Educators, Students and Parents Need More Info on Career Opportunities
Tours like this were one suggestion following a recent CEO Roundtable sponsored by EDC affiliate the Northland Education and Business Alliance. The meeting looked at ways to better share information on local careers in advanced manufacturing with educators, students and parents.
Tours of advanced manufacturing plants for teachers, counselors and students is one idea that came out of a recent CEO Roundtable sponsored by the Northland Education and Business Alliance (NEBA).
Held Feb. 4 at iWerx in Gladstone, the dialogue of area business leaders is part of a series of meetings planned to examine ways to support the growth in key industries for Clay County and the Northland.
Much of this meeting focused on better communicating the impressive opportunities offered by modern advanced manufacturing including thousands of jobs in Clay County and the Northland.
“Workplaces are changing, and we need to address the misconceptions on what manufacturing today really is,” explained Jeff Pinkerton, senior researcher for the Mid-America Regional Council and one of the event moderators.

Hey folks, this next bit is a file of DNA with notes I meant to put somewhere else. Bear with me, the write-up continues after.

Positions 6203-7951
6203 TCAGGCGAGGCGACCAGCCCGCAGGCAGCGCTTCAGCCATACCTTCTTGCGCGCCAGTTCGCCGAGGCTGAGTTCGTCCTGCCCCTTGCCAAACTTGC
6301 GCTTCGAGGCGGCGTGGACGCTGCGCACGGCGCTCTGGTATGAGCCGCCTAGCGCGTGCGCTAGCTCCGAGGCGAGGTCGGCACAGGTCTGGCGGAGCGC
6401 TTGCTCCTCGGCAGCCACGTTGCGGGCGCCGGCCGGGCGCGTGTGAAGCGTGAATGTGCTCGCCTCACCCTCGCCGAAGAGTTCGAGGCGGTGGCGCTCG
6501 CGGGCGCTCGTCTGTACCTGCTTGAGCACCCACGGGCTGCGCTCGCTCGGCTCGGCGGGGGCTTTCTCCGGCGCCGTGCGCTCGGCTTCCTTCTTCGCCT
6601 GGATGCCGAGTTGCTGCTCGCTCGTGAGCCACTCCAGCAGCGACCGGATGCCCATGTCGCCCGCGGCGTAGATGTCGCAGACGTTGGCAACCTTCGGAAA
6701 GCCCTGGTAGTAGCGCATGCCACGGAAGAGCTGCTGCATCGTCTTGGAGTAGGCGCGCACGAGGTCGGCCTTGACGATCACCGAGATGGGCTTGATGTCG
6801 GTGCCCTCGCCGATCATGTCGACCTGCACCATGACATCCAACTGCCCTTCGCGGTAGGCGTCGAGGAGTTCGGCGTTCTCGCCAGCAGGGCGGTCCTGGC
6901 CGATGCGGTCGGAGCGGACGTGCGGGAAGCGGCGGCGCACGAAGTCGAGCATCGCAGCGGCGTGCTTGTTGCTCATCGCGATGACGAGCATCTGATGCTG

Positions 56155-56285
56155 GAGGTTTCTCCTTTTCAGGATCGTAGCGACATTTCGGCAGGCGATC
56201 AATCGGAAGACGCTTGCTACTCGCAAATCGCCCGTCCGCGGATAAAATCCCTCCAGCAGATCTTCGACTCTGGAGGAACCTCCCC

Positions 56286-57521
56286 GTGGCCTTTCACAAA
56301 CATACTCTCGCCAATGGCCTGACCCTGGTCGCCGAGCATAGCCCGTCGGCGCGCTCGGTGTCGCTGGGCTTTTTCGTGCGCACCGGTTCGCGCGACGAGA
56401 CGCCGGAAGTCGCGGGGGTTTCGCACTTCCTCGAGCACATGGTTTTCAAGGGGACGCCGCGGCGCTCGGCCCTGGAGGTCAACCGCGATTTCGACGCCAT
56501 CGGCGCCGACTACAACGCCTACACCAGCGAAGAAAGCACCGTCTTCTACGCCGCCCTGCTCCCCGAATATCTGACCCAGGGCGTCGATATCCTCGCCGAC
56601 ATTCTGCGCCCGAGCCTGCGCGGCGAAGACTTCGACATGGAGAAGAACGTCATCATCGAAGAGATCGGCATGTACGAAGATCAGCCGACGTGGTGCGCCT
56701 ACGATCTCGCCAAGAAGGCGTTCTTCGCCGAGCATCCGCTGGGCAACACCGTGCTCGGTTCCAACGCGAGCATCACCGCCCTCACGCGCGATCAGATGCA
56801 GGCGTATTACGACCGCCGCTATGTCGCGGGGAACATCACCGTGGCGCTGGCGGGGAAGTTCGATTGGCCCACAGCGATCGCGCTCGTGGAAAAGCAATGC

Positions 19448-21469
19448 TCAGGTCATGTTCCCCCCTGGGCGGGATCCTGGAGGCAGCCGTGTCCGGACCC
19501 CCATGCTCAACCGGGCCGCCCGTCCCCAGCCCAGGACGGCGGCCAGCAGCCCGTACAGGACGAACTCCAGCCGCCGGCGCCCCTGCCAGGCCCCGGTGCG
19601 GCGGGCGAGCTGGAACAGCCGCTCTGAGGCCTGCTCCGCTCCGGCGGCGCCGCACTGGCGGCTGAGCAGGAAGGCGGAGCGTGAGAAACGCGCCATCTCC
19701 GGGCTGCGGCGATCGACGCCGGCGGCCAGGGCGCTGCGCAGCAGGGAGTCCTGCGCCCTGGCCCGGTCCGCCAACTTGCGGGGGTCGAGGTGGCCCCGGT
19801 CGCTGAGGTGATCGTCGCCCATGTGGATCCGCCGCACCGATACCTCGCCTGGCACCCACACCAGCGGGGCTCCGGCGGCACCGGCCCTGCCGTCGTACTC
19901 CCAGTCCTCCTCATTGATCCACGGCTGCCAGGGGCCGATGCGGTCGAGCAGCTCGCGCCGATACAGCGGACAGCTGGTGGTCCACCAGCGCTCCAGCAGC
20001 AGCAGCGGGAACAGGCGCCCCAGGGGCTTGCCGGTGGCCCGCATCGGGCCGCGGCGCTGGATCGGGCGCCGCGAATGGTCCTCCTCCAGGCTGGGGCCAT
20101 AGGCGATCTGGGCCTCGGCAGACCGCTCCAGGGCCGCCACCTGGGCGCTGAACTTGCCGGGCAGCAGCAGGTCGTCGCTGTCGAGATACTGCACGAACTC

Equally important, parents, educators and students need to learn what’s available. “A lot of employers offer externships and tours,” Pinkerton noted. “They want to get parents and students in to see what manufacturing really looks like today. And these jobs are very competitive with what parents often think is as ‘good’ jobs, like medicine or law.”
More Dialogue Coming
Jim Hampton, former EDC executive director, said findings and follow-up action from the Feb. 4 event will be discussed at a NEBA meeting March 2.
“It was a really good discussion about what those businesses need,” he said of the February roundtable. “There was a lot of talk about workforce and demand. We’re seeing that a lot of young people, and their parents, don’t understand that there are good careers in manufacturing that aren’t really well known.” Several roundtable participants suggested that tours might help show the complexity of modern manufacturing equipment.
Another, much discussed. issue involved soft skills, work skills that are often the same at every job, like showing up on time, ready to work. “That’s still an issue,” Pinkerton said. “One question is, where does that get instilled? In school? At home? There’s an argument for both, but the lack of those skills is something employers are concerned about.”
Along with advanced manufacturing, other areas to be discussed include healthcare, leisure and entertainment, as well as IT and digital technologies. For additional information, contact the EDC at (816) 468-4989.